The site is set within an historic conservation area thanks to its longstanding affiliation with British royalty, as part of the building was the Palace Hotel, built in 1860 to host the overflow of distinguished guests from Buckingham Palace.
Up to 30 per cent of the development's buyers are from the Middle East, said Mr Kheriba. However, Northacre has also seen an increase in enquiries from US buyers and some European and local parties.
"It appeals to quite an eclectic buyer base simply because it's a quintessentially English development, with all the modern amenities that are required by sophisticated buyers today," he said.
While both The Broadway and No. 1 Palace Street show Northacre's expertise in converting historical London sites into residential property, Mr Kheriba said this is not something they are fixated on.
The company still has its eye on the Ministry of Defence-owned Hyde Park Barracks in Knightsbridge, though, where the Queen’s Household Cavalry is located.
“We’d still be interested if it comes into the market, but I think it would be in a few years,” Mr Kheriba said. “The government needs to decide when they want to put it up for sale."
While London has eternal appeal, Mr Kheriba said the weaker pound offers those holding US-linked assets "a discount", encouraging them to either stretch their budgets or purchase more than one unit.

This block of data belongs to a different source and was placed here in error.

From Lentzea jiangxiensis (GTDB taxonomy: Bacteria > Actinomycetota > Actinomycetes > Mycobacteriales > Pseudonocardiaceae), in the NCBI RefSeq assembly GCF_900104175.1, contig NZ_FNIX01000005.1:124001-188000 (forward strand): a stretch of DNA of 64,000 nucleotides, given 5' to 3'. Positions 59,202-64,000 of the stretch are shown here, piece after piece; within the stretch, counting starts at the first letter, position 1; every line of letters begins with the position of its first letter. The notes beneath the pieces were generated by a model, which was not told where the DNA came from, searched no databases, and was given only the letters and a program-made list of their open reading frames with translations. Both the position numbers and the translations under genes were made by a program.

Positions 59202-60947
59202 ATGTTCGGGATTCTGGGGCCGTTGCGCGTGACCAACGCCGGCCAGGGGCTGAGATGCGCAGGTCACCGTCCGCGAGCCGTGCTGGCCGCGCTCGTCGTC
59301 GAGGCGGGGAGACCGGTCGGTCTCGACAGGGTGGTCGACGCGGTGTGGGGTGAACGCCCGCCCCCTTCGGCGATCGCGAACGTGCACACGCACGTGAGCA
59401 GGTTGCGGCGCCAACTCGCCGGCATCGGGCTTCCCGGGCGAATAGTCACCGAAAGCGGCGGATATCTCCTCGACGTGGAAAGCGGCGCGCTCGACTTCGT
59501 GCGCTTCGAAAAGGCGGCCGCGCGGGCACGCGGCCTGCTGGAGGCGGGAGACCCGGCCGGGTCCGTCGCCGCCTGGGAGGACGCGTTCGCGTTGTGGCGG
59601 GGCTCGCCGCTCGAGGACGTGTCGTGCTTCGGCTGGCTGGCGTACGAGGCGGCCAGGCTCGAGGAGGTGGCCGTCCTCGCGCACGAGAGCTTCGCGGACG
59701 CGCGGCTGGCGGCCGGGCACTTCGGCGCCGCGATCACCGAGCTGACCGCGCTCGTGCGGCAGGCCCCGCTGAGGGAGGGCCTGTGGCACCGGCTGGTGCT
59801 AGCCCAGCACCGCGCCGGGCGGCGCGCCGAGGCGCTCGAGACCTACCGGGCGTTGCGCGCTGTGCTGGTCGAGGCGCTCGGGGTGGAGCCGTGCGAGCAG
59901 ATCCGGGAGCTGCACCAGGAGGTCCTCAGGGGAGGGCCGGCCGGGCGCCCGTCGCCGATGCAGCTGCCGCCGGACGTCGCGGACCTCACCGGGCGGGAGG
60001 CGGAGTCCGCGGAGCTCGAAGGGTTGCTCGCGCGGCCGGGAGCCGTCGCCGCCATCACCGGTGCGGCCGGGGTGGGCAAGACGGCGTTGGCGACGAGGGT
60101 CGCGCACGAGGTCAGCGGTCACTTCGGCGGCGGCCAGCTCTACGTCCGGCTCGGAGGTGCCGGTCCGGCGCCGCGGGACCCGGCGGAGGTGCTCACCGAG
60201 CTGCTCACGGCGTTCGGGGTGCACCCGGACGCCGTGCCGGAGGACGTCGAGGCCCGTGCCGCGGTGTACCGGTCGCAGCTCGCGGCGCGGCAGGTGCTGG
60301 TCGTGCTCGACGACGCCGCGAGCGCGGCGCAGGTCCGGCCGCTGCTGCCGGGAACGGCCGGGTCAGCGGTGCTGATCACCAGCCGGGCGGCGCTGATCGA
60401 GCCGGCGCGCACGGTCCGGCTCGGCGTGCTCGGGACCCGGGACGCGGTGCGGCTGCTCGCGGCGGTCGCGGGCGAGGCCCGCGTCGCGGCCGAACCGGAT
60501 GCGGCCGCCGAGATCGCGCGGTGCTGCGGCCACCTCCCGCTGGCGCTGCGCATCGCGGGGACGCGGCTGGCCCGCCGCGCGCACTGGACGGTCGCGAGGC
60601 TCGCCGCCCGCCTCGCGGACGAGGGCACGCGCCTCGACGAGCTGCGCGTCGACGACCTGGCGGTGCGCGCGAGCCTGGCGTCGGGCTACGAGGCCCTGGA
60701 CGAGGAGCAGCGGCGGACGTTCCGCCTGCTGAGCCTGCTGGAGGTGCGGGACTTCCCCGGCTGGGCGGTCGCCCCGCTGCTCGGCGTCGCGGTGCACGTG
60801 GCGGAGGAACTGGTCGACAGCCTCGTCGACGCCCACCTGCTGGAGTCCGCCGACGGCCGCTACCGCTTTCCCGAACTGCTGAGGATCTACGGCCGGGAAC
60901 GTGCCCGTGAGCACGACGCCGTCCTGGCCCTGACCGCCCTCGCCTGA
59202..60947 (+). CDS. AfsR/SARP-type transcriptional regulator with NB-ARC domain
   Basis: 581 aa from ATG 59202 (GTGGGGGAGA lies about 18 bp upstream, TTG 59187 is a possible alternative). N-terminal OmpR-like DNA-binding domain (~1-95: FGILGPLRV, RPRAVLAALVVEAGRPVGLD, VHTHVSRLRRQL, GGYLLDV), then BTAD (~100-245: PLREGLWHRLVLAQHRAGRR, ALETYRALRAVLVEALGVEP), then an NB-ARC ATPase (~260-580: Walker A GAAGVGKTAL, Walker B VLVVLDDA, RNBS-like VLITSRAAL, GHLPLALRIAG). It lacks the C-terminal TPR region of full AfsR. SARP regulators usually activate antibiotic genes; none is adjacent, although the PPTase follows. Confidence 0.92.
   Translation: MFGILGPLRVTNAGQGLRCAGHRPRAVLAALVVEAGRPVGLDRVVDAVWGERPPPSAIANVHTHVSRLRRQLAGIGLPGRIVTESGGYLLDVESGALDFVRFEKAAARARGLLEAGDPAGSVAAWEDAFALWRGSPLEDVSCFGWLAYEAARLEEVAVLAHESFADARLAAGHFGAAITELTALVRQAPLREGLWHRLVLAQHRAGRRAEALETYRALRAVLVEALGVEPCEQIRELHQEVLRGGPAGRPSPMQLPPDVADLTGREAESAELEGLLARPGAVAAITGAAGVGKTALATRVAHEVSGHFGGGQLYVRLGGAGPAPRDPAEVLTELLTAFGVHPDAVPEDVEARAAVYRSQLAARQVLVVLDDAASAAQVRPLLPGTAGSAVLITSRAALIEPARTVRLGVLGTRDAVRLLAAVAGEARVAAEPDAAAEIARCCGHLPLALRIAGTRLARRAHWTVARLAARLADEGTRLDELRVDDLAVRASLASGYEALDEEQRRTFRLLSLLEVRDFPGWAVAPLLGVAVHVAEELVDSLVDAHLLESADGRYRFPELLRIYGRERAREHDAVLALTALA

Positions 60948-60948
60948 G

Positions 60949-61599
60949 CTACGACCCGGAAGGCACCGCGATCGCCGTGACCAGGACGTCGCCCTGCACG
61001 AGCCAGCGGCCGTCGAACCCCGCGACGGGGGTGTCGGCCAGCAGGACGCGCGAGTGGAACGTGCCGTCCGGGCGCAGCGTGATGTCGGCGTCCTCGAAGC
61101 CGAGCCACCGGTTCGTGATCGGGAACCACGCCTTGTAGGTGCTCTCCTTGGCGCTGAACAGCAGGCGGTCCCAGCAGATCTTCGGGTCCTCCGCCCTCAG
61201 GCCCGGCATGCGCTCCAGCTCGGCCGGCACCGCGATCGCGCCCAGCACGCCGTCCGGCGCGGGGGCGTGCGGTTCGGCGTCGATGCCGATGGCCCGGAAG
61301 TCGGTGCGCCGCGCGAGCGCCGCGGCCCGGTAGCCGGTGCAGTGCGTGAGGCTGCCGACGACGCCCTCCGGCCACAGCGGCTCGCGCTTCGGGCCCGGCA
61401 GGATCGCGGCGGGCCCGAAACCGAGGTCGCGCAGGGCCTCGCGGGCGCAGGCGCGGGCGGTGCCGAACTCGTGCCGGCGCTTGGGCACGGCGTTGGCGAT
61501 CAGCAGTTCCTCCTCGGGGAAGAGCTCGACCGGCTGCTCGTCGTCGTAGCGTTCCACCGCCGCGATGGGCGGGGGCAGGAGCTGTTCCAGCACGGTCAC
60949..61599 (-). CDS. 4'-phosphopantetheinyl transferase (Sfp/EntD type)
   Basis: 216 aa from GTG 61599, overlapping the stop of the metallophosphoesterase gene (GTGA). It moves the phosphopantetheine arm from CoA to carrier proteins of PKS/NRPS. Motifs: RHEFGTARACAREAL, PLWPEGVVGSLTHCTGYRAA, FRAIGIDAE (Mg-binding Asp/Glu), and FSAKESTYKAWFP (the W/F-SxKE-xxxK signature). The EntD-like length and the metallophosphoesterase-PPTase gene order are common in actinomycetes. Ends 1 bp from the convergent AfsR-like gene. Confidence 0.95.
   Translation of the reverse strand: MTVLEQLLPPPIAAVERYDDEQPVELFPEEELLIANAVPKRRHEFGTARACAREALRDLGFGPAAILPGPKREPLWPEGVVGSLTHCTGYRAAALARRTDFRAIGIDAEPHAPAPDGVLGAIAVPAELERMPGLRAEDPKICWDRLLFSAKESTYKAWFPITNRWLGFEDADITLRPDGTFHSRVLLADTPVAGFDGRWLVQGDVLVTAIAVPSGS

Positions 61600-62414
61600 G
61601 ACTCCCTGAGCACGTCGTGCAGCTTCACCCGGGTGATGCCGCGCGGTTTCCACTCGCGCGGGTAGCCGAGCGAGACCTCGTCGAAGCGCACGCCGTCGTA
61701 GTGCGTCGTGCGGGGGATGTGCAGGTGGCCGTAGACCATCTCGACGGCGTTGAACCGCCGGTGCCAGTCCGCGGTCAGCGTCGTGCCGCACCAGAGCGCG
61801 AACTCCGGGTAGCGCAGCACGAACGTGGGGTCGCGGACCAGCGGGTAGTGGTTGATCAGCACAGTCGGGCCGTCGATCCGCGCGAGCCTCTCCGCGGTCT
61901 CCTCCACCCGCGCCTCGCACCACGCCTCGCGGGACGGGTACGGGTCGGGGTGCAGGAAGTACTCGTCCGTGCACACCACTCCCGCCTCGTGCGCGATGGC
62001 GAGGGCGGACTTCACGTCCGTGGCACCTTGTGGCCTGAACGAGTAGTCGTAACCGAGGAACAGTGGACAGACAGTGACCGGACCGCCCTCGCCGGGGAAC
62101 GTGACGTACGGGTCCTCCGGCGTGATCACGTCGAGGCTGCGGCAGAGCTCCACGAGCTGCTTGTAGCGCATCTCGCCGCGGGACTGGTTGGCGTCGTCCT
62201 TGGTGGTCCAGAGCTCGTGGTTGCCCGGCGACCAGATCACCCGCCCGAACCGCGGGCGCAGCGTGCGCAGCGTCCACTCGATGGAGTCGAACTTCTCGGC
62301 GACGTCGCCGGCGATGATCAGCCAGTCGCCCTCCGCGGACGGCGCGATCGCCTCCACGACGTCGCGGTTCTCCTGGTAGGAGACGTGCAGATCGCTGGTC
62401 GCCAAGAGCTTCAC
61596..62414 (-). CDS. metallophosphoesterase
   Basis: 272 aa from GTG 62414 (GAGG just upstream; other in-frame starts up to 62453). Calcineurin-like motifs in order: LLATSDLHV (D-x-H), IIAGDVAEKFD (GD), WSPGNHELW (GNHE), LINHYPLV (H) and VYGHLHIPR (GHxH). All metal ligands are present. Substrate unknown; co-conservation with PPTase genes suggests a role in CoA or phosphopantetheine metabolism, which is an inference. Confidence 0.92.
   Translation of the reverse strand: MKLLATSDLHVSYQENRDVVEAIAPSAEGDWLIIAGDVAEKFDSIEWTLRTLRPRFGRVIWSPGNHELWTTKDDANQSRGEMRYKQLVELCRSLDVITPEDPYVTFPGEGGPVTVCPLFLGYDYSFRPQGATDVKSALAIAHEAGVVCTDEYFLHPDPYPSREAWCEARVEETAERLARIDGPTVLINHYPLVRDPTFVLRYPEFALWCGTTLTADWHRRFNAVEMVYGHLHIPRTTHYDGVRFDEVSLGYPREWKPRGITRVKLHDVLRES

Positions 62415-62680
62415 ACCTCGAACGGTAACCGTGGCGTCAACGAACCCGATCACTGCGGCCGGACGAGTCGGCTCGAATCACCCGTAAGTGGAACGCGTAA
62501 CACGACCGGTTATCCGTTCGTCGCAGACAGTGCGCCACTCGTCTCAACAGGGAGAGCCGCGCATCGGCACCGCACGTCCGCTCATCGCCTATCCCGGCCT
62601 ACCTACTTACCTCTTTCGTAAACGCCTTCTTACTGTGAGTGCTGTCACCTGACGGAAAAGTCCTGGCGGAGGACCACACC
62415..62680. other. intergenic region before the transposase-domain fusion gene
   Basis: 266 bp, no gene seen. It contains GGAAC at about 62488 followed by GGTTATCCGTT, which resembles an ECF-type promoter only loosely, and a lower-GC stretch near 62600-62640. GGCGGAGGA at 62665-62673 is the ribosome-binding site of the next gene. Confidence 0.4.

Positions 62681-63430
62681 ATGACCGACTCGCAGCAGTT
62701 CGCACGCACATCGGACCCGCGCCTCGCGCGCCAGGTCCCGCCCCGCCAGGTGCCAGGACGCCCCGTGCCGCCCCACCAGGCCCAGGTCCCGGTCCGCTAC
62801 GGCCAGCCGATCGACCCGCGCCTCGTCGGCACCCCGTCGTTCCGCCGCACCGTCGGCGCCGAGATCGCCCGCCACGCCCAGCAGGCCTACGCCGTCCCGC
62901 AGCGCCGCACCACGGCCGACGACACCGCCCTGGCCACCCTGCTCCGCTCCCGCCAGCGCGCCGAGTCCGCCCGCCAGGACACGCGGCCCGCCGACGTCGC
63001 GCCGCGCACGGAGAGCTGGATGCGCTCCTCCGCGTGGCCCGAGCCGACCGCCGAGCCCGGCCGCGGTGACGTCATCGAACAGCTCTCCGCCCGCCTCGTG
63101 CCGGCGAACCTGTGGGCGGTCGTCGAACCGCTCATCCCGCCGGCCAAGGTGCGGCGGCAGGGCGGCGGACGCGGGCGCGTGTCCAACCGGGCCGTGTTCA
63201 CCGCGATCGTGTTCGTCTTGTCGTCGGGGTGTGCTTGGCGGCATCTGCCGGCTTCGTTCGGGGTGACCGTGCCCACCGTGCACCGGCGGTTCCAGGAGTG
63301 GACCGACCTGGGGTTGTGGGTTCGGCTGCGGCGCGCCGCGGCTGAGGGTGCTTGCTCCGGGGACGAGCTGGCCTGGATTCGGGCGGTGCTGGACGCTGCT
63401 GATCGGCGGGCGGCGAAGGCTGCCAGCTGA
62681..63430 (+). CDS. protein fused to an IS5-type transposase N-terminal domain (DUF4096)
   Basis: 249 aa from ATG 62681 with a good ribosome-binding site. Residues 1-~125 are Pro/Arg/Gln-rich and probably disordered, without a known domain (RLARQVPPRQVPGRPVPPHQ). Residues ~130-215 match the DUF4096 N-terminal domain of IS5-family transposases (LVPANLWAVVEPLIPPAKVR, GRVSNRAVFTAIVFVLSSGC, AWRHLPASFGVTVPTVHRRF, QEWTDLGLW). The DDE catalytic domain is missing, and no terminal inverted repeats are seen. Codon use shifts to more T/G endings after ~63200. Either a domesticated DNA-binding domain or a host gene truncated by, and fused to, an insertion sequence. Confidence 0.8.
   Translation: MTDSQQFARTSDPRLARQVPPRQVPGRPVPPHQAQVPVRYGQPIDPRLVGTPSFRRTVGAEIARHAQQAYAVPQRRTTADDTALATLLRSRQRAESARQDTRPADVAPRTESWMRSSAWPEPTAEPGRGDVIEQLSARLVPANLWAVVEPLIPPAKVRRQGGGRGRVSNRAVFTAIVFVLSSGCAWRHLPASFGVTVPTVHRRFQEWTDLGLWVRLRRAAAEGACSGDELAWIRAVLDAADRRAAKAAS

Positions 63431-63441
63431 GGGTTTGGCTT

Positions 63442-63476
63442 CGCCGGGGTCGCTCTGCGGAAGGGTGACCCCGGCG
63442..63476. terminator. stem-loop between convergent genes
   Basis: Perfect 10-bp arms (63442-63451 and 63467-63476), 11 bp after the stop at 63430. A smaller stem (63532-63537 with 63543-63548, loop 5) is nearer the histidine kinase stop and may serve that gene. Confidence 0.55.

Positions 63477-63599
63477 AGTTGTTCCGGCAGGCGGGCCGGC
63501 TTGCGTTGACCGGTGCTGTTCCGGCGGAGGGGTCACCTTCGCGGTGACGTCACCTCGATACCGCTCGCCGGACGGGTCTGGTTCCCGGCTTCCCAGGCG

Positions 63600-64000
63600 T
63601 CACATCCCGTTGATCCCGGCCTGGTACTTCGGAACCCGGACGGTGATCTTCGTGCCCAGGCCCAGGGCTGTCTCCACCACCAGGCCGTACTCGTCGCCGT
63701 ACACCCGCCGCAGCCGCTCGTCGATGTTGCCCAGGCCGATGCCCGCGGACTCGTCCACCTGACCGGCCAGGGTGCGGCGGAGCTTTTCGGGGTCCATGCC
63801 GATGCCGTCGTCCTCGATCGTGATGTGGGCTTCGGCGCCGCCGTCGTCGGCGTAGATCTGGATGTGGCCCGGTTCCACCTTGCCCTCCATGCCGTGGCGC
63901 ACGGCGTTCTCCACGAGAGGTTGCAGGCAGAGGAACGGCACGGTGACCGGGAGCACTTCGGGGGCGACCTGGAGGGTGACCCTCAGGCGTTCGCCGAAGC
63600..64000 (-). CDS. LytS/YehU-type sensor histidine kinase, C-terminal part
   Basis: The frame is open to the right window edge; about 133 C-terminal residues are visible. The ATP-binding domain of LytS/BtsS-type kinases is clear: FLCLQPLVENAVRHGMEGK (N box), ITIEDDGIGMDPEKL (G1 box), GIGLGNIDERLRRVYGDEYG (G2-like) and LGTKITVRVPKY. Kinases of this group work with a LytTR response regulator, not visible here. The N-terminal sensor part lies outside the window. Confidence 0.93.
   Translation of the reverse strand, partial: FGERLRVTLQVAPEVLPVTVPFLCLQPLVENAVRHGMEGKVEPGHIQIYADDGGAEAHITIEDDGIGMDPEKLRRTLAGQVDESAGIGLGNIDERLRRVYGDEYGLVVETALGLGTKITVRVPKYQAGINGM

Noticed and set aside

Transaction activity for London’s prime residential market has picked up pace since the easing of the UK’s lockdown restrictions in May, with a significant increase in the third quarter, according to Core.
The number of new instructions in September 2020 almost doubled compared with the same time last year, according to data from Lonres, and instructions were up 38 per cent from the September average between 2010 and 2019.
Last year, Northacre recorded a net loss of £2.4m before taxation from total revenue of £3.8m, something Mr Kheriba attributed to operational losses due to the timing of when its fees are paid.
While he couldn't comment on the company's performance this year, looking ahead Mr Kheriba said the company would consider converting London's unwanted office blocks – as a result of the pandemic – into luxury residential units.
While Northacre has a European interest in Montenegro, where it manages a waterfront property under a fund structure to attract development into the city for people looking to diversify their citizenship and immigration status, Mr Kheriba said the focus for next year remains solely on London.
“London has a very unique appeal. It remains the cultural hotspot of the world; you've got an impeccable legal and commercial tax system; you've got the bridging gap between East and West; and you've got a language that is understood by 80 per cent of the population,” he said.
“The fact that historically investors in London have enjoyed great capital appreciation on their investments, and a decent yield on their rental properties, means it has all the elements that play for a unique global city – it's unmatched.”
Updated: December 30, 2020 11:28 AM